Indie screenwriter, novelist and avid reader Gabrielle Zevin says books are her "religion".
"My mother is Catholic and my father is Jewish, so I was brought up in the religion of books. Every Saturday we'd go to the library," explains the 36-year-old American, who shares her love of fiction and bookstores in her newest and eighth novel.
The Collected Works Of A.J. Fikry was brought out this month by Little, Brown in the United Kingdom and published as The Storied Life Of A.J. Fikry by Algonquin in the United States.
The novel about an independent bookstore owner who adopts a baby abandoned in his store is Zevin's way of endorsing books and bookstore culture.
"Anybody who loves reading is raised by the books they love," she says in a telephone interview from her Los Angeles home, which she shares with her partner of 18 years, film director Hans Canosa, and their two dogs.
Her parents worked for IT company IBM - her mother is Korean-American, while her father's side of the family were Russian immigrants - and were often transferred around the United States.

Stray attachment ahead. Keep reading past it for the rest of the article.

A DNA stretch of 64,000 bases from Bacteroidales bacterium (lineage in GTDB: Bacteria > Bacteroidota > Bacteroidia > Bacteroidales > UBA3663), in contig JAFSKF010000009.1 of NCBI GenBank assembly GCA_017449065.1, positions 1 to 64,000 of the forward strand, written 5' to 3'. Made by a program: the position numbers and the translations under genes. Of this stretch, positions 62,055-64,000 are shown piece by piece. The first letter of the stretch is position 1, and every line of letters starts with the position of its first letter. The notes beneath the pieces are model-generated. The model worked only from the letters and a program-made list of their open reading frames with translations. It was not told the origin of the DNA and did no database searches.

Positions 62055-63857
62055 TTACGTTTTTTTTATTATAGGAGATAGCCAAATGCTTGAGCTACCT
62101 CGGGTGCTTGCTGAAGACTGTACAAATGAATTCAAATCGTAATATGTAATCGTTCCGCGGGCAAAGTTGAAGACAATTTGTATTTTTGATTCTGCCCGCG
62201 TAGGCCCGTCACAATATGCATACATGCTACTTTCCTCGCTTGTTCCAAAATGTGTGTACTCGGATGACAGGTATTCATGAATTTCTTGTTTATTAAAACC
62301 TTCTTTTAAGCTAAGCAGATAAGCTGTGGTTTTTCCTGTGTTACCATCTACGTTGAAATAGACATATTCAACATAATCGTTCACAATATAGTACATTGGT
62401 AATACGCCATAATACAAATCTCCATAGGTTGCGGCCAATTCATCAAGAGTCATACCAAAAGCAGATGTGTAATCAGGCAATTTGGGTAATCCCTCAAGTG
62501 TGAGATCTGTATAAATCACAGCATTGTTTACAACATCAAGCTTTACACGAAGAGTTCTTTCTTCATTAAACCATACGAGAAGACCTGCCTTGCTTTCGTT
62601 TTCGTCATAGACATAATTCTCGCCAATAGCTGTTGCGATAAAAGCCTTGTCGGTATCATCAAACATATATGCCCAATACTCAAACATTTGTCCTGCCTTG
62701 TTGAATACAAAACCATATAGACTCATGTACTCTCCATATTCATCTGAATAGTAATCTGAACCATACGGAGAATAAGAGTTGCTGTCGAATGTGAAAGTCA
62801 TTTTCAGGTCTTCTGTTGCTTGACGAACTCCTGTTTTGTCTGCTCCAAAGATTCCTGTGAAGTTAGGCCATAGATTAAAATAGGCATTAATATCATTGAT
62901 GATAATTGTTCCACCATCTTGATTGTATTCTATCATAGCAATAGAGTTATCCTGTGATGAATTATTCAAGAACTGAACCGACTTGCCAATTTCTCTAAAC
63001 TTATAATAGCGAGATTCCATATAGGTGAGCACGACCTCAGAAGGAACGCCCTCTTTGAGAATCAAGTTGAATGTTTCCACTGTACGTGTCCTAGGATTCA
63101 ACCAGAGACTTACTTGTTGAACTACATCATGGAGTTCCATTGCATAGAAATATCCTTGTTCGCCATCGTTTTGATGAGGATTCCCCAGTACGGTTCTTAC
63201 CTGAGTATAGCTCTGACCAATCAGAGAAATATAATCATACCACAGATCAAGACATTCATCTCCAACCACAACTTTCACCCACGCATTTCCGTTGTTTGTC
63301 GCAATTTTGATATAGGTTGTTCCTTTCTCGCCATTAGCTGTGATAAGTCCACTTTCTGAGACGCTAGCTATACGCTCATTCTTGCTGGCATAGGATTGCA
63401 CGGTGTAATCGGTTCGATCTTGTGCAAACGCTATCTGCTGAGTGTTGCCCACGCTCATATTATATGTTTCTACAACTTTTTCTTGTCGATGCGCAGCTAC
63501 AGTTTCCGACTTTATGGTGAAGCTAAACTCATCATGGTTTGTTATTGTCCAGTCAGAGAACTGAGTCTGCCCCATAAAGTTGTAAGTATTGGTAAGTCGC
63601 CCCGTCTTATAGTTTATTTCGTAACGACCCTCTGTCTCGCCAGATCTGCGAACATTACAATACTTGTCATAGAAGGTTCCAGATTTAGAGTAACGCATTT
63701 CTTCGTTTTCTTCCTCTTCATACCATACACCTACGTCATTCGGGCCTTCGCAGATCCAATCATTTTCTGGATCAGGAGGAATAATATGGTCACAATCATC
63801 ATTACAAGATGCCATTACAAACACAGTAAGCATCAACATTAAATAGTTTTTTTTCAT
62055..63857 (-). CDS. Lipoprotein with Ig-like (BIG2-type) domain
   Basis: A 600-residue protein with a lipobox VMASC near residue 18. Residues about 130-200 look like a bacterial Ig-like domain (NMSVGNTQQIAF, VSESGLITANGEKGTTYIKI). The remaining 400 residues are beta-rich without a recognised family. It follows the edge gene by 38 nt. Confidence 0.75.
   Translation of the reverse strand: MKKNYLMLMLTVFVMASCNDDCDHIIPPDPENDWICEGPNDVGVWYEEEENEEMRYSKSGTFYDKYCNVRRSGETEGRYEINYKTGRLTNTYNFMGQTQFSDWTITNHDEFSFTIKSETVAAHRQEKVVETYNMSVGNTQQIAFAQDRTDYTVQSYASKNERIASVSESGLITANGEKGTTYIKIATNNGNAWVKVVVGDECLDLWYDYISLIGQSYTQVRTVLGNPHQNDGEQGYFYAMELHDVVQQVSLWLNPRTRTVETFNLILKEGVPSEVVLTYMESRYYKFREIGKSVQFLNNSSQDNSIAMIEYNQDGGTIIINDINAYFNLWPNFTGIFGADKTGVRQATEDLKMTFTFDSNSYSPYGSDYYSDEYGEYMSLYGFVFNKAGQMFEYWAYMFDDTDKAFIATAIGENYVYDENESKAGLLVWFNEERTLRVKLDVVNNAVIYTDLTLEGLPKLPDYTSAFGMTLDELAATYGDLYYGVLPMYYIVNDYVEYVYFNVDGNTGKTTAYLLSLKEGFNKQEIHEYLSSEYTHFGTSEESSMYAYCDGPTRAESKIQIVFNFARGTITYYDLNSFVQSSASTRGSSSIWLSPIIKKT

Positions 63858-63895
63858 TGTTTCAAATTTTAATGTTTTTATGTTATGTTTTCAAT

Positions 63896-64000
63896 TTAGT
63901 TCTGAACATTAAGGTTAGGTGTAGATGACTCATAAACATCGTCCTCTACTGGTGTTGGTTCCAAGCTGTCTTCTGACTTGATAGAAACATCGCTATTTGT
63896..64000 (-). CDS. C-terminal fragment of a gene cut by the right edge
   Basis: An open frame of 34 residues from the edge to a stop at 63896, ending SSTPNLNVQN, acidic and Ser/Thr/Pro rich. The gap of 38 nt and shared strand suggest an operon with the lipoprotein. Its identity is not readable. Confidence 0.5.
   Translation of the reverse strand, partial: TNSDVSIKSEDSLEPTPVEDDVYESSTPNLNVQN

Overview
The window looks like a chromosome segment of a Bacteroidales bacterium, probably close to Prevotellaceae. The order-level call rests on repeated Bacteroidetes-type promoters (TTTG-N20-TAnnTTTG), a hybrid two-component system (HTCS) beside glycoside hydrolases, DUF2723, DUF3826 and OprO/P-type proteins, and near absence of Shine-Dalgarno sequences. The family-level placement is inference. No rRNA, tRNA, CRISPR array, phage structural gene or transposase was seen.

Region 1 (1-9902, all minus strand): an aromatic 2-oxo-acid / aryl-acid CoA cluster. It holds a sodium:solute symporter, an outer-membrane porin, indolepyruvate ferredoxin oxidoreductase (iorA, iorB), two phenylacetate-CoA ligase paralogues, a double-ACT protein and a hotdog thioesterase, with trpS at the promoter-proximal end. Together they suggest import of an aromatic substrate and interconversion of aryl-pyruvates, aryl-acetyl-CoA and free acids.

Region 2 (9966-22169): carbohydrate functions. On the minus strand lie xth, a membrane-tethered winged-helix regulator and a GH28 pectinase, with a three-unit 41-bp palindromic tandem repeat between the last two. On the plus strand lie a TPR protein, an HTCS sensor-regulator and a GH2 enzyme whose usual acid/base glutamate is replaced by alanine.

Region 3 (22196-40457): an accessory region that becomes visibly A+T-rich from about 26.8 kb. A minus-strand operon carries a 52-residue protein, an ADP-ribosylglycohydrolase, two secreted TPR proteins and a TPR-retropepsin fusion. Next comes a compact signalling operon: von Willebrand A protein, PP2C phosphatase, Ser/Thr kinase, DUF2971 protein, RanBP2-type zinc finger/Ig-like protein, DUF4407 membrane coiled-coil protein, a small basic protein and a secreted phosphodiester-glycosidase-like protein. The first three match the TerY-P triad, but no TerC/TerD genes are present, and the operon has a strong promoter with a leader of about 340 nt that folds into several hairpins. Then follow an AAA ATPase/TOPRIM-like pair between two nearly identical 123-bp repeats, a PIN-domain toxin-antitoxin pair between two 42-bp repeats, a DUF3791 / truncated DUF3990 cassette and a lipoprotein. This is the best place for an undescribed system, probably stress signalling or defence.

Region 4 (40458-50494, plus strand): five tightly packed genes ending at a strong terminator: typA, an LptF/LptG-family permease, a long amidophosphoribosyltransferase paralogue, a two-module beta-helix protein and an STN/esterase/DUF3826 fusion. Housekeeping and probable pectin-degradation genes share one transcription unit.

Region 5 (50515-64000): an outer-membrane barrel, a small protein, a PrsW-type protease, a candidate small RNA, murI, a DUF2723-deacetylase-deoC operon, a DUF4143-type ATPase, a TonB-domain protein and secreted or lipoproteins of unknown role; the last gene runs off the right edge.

As a result, libraries and local bookstores were places where the young Zevin could find comfort and fictional friends in new places.
Later in 2005, as a novelist launching her debut books, bittersweet romance Margarettown (for adults) and teenage after-life tale Elsewhere, bookstores and readings were at the forefront of the publicity machine, with today's social media platforms either new or unheard of.
"There was no Facebook, no YouTube, no Twitter, I didn't have a website. It was like publishing in the 1950s," she says. "Publishing has been, in the last decade I've been working, moving at this incredible pace."
Now she has a website and multiple social media tools to reach out to readers. But as bookstores shut down in the United States, citing rental pressures, she feels it is timely to remind readers of why they need to support neighbourhood bookshops.
Author of three novels for adults and five in the Young Adult genre, Zevin knew she wanted to be a writer as early as age nine. That year she won an honourable mention in a writing contest run by the local newspaper, which later printed her essay on racism.